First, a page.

It was not just Christians who struggled with the decadence of pagan theatre but some of the more upright pagans too, such as Plato, the famous Greek philosopher, who had tried to purify the Greeks of their debauched religious shows, and the Roman leader, Scipio who said:
They [the Roman Senators] had such a low opinion of the theatre and of the acting profession that they decided not only to debar actors from normal political life, but even remove their names from the tribal lists through the intervention of the censors.
(Augustine, City of God, 2:13)
There was a strange law passed by the Senate though, that gave licence to poets and playwrights to slander the gods on stage, but not human leaders (Augustine, City of God, 2:12). Thus there was this double-minded attitude in Rome: they had to obey the gods in putting on licentious plays as a religious offering to them, but at the same time they treated the actors who represented those gods as debased humans!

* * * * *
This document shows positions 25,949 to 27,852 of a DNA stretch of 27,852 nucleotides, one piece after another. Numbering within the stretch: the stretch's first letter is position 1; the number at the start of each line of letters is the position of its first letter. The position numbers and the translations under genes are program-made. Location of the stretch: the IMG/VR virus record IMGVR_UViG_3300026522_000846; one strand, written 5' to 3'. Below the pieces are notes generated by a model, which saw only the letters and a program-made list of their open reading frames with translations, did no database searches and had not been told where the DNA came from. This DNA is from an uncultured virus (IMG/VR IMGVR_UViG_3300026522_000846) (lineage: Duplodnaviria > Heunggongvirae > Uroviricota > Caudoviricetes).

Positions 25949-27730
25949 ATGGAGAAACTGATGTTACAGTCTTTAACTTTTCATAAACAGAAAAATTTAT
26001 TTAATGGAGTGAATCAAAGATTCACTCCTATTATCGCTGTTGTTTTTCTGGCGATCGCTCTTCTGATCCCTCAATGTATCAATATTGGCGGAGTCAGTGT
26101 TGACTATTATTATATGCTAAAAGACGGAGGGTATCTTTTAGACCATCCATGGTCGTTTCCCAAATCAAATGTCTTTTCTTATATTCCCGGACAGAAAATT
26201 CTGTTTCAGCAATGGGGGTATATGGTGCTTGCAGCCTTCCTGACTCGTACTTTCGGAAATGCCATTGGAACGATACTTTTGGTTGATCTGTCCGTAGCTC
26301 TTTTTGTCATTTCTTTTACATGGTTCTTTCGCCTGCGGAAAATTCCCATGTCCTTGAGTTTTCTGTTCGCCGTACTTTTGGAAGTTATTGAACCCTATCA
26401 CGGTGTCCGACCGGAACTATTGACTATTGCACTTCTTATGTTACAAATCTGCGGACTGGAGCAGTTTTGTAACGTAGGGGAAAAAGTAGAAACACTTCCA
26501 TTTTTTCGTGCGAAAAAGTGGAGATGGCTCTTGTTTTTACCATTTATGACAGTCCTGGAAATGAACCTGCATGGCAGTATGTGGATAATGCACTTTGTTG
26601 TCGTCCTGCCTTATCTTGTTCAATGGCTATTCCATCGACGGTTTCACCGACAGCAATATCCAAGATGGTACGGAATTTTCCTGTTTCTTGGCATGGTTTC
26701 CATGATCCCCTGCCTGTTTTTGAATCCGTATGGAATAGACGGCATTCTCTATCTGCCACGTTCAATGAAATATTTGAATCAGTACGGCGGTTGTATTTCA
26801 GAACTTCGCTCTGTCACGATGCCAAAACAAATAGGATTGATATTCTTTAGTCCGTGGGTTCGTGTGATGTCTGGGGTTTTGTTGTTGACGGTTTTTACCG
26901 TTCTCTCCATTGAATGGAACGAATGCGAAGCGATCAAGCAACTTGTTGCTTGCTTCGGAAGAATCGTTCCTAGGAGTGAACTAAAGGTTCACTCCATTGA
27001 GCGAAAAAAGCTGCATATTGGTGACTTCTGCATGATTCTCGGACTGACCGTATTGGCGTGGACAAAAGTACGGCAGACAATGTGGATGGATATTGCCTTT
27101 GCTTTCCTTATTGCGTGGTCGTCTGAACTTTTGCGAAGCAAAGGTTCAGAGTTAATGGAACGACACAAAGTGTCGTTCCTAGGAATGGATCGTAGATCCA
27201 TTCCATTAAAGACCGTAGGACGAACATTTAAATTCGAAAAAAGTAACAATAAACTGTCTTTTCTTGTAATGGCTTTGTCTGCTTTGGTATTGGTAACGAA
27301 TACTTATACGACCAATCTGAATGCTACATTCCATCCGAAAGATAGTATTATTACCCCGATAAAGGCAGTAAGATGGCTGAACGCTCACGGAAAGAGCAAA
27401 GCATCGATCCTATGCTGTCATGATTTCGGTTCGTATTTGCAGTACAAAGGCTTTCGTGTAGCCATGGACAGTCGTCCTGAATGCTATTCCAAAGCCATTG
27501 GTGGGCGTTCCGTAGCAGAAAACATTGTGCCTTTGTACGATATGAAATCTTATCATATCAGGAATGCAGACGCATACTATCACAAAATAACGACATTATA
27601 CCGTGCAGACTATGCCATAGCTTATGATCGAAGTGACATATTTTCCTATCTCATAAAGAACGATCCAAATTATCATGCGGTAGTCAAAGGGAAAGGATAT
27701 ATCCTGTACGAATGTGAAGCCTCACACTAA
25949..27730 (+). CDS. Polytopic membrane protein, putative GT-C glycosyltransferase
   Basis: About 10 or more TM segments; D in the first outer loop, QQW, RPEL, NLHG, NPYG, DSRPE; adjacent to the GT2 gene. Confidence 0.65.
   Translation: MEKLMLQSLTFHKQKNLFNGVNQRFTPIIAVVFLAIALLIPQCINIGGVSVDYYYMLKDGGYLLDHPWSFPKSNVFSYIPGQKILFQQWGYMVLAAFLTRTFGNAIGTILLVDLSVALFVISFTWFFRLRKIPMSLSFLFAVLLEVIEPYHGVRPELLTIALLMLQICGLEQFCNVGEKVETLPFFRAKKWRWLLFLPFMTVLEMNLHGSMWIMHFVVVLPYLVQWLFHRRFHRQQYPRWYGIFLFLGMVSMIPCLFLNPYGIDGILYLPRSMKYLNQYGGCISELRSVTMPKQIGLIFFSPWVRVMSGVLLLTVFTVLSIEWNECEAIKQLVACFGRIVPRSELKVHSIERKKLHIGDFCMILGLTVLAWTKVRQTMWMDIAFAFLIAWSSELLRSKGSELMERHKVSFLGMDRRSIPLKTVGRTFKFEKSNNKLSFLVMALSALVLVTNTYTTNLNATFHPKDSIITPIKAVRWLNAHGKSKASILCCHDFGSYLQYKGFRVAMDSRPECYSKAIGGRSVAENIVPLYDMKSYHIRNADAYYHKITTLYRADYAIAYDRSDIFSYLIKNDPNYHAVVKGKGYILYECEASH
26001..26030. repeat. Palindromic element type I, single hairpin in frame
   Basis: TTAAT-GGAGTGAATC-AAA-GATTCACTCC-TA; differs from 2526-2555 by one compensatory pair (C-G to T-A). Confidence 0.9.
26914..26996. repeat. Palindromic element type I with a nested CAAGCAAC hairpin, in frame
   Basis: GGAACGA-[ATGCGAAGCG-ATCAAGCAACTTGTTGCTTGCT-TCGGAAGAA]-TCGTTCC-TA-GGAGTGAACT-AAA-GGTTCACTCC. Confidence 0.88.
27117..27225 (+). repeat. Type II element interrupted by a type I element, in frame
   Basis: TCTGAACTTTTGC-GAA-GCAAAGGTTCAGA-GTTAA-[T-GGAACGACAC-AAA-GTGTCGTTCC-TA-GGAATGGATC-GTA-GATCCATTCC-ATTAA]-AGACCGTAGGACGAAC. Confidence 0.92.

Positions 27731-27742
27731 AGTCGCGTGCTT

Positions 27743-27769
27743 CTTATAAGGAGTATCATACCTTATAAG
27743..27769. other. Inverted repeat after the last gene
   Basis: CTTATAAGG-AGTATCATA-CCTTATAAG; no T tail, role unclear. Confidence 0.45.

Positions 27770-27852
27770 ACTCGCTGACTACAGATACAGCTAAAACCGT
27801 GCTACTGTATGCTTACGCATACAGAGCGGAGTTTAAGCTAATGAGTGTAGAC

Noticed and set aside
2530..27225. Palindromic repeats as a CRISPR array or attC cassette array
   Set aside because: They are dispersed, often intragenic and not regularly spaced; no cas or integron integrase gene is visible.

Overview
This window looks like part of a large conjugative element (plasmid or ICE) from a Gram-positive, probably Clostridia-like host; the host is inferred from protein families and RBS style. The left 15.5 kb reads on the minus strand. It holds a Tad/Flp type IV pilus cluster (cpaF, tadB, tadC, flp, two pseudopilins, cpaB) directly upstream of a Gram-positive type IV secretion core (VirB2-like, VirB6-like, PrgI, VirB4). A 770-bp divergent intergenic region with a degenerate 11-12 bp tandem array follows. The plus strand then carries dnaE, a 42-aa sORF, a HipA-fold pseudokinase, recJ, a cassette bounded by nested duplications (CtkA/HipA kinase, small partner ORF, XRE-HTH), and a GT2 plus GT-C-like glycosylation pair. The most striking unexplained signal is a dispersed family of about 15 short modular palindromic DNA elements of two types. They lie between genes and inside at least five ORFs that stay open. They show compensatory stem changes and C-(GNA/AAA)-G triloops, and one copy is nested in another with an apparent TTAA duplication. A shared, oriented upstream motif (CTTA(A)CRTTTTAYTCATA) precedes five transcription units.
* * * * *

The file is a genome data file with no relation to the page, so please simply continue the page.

This was the opposite view of the Greeks who celebrated and rewarded the actors:
because they conceived these theatrical presentations to be welcome to the gods who were their masters, they reckoned that the men who acted in the plays, far from being despised, should be advanced to high honour in the community.
(Augustine, City of God, 2:11)